Mehmet Doğan stressed that solar energy has the highest potential among renewable energy sources in Turkey. According to the National Action Plan, the target is to achieve a total installed capacity of 189,700 MW by 2035, with solar energy accounting for 52,900 MW.

He further stated, “In the next 12 years, investments in solar energy will be more than five times greater than what has been done until now. By 2030, 50% of global electricity demand will be met by renewable energy sources, with solar energy making the most significant contribution. The solar energy capacity will increase by approximately 280 GW annually until 2030, with an average annual growth rate of about 12%. Turkey is preparing for this significant shift in energy with increasing investments in wind energy in recent years. Among our members, there are very strong companies making investments in this field. The least efficient solar region in Turkey has a higher potential than the most efficient region in Germany. While we are just starting to surpass 10,000 MW in solar energy, Germany, with its less efficient solar resources, generates 70,000 MW, which is seven times more than us. In solar energy alone, our potential installed capacity is over 200,000 MW. If we fully utilize this potential, we can generate enough energy to power two Turkeys. Our priority in solar investments should always be rooftop solar installations. The more citizens we attract to become energy producers, the more we will reduce our dependency on foreign energy sources and boost our development.”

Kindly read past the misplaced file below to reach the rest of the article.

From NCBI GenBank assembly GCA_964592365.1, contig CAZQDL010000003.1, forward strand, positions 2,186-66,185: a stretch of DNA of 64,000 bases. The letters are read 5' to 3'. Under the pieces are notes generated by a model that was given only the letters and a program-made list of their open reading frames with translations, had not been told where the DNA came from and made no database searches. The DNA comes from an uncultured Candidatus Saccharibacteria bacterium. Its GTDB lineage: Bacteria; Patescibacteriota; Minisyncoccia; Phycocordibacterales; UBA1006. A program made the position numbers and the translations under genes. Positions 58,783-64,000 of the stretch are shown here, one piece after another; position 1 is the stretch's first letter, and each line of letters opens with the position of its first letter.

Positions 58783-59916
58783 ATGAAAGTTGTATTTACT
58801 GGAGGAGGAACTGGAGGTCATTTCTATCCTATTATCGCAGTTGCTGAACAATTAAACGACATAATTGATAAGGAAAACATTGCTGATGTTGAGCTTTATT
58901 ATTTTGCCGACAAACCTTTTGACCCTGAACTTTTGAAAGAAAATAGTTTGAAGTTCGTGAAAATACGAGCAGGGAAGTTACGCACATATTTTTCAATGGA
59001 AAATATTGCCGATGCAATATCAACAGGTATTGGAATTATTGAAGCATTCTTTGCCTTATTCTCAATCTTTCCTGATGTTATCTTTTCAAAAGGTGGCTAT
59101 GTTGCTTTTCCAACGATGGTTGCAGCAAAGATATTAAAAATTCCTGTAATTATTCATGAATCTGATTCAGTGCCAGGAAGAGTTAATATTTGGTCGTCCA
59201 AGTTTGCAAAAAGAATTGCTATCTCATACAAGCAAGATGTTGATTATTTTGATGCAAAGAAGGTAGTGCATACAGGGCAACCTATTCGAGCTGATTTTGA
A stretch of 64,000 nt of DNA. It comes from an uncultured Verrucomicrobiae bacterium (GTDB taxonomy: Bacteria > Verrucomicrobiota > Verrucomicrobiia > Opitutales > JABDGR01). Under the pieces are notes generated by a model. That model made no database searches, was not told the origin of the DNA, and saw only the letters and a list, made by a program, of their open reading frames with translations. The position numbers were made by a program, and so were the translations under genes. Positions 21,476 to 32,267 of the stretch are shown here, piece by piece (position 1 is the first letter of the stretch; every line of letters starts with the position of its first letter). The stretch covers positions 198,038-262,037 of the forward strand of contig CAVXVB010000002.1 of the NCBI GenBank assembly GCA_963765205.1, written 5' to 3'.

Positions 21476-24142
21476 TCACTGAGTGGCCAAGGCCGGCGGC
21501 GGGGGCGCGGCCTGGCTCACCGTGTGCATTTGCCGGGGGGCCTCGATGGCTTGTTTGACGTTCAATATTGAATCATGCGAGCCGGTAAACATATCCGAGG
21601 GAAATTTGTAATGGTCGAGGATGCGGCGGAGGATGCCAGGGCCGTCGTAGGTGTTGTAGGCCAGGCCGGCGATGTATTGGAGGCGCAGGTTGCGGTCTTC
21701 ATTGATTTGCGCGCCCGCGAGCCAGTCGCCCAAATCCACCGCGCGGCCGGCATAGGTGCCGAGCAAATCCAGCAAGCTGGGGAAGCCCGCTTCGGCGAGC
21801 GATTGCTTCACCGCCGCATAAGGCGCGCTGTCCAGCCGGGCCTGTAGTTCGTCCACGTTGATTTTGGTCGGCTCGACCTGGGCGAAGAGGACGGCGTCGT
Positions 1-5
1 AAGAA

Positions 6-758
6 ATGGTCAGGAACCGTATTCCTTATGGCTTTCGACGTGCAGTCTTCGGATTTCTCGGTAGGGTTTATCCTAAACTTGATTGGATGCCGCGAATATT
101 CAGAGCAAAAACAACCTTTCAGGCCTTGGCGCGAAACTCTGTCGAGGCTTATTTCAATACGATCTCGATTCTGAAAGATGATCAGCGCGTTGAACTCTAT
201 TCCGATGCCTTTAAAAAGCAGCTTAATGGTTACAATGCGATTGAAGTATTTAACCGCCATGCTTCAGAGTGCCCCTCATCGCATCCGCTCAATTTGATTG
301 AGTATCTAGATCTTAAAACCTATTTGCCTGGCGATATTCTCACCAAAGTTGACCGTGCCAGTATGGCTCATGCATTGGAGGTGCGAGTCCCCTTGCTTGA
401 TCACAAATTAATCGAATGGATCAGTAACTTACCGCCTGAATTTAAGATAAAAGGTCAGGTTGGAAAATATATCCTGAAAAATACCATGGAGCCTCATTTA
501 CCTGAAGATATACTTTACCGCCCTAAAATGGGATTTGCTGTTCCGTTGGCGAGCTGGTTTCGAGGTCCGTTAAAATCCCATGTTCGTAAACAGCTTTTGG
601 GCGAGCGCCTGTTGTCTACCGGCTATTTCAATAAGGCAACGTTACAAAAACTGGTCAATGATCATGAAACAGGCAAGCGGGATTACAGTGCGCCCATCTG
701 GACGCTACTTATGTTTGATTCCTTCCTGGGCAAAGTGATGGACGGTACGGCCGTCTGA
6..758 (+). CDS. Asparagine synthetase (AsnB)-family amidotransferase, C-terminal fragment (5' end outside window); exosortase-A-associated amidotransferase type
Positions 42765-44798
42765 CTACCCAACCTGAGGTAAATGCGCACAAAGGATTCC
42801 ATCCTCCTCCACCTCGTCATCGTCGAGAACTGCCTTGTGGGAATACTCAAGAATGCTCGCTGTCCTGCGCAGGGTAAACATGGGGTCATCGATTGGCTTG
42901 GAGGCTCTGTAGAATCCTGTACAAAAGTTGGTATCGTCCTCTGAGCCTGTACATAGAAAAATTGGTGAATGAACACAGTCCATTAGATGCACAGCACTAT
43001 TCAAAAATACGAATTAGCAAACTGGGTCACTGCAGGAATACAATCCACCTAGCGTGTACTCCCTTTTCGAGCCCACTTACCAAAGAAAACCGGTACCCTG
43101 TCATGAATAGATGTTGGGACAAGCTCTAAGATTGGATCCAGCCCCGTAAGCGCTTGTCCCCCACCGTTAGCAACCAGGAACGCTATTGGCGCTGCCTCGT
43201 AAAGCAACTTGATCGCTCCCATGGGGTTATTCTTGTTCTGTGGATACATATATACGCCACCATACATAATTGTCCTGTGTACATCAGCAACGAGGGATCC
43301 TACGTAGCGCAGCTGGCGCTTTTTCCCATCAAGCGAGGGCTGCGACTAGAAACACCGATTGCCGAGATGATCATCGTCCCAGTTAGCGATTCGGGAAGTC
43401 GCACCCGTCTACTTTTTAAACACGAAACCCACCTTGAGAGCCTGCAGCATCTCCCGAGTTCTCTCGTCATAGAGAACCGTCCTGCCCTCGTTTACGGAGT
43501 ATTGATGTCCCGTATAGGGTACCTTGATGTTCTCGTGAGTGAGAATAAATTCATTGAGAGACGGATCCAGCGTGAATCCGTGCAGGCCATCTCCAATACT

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Turbo Energy, to list its Artificial Intelligence-enabled solar battery technology on NASDAQ